Reforming Our Criminal Justice System
I am committed to reforming our broken prison system to save taxpayers money and give individuals who have paid their debt to society a second chance. In conjunction with my leadership on criminal justice matters, I have focused on producing legislation which invests in education, economic growth, and jobs. I believe we should be investing in opportunity instead of squandering tax dollars building more prisons.
Federal, state and local prisons have vastly expanded the use of solitary confinement. At any given time, 80,000 people are held in solitary confinement nationwide. These individuals are kept isolated for as many as 23 hours a day, often for years on end, with limited contact with other prisoners or the outside world. Inmates subject to indefinite long-term solitary confinement are at higher risk for suicide, self-mutilation and often descend into madness. We must change our approach to solitary confinement to address the public safety, human and fiscal costs to our nation.
On any given day, there are over 70,000 juveniles in jail across the country at a cost of around $6 billion a year. Interactions with the criminal justice system at a young age have a ripple effect that makes it harder for children to achieve success later. We in Congress have a responsibility to do things that ensure that our children have a brighter future. By investing in support programs rather than incarceration, we can reduce the amount we have to spend on incarceration, reduce recidivism, and make the public safer. Supporting programs that keep our children out of jail is one of the best investments we can make.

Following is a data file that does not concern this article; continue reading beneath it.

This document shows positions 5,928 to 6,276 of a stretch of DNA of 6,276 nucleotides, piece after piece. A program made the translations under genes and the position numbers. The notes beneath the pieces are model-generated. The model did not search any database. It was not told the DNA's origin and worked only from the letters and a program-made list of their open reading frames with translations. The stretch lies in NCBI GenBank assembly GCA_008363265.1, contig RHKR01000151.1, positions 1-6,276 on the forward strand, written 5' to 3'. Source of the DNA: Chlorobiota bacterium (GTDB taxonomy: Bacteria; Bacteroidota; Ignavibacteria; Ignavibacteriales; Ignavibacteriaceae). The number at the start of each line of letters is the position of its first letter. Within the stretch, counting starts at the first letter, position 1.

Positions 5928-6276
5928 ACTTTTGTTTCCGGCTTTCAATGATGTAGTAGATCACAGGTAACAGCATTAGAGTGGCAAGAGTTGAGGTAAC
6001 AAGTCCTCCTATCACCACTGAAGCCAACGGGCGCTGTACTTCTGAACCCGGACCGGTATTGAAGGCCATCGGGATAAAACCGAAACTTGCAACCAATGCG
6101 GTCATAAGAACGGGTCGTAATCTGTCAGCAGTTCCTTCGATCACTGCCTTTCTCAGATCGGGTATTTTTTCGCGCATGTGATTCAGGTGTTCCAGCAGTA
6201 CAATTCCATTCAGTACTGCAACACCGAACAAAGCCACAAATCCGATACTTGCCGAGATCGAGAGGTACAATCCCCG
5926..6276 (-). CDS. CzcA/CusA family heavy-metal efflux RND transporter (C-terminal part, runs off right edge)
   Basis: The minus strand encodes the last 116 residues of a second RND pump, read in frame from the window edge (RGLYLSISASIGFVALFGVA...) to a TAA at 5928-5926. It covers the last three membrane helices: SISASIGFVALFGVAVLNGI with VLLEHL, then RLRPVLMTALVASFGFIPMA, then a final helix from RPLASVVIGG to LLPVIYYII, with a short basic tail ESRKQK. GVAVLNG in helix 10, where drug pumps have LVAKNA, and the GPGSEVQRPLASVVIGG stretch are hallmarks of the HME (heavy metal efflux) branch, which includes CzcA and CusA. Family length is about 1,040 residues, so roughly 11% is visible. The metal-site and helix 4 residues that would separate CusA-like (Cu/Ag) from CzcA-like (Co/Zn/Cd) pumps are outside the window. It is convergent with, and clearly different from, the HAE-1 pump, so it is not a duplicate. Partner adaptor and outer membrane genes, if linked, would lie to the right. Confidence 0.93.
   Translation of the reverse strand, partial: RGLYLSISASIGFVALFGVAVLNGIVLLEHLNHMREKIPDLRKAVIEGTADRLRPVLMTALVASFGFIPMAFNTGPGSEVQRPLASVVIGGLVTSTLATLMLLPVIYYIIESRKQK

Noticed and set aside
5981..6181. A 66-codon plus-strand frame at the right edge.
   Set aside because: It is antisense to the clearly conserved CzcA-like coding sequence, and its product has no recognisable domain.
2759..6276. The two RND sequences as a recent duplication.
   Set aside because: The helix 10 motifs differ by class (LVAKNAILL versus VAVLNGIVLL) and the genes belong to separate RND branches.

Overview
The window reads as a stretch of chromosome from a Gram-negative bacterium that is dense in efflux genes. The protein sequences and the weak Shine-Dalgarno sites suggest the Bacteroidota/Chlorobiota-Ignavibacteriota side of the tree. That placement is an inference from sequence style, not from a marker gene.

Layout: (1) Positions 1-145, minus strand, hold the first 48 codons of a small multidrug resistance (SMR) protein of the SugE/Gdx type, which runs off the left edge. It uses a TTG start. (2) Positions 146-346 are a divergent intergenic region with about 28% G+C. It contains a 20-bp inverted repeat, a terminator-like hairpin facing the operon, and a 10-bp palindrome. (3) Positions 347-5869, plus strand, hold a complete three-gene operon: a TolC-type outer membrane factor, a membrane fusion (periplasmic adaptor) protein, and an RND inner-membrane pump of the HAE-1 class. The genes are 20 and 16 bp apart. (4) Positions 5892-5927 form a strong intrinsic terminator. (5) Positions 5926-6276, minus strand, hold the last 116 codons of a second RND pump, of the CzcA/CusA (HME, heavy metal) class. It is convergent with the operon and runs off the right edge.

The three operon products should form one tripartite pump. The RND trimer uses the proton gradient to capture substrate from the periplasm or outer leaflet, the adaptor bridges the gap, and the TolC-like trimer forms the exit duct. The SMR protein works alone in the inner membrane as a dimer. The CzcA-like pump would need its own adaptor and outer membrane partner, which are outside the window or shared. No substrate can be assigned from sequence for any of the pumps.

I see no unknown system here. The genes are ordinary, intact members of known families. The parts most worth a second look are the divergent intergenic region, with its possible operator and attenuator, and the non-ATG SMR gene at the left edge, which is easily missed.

Just over 50,000 men and women are held in Louisiana prisons and jails. Every year, 15,000 prisoners are released from Louisiana prisons and jails and return to their communities. Former prisoners must juggle a number of reentry challenges including trying to acquire steady employment, finding stable housing, dealing with health problems, and attempting to renew family relationships. As a result, they often end up reincarcerated for either violating the conditions of release or for committing a new crime. We must provide these individuals with the services and support that could facilitate their successful reintegration.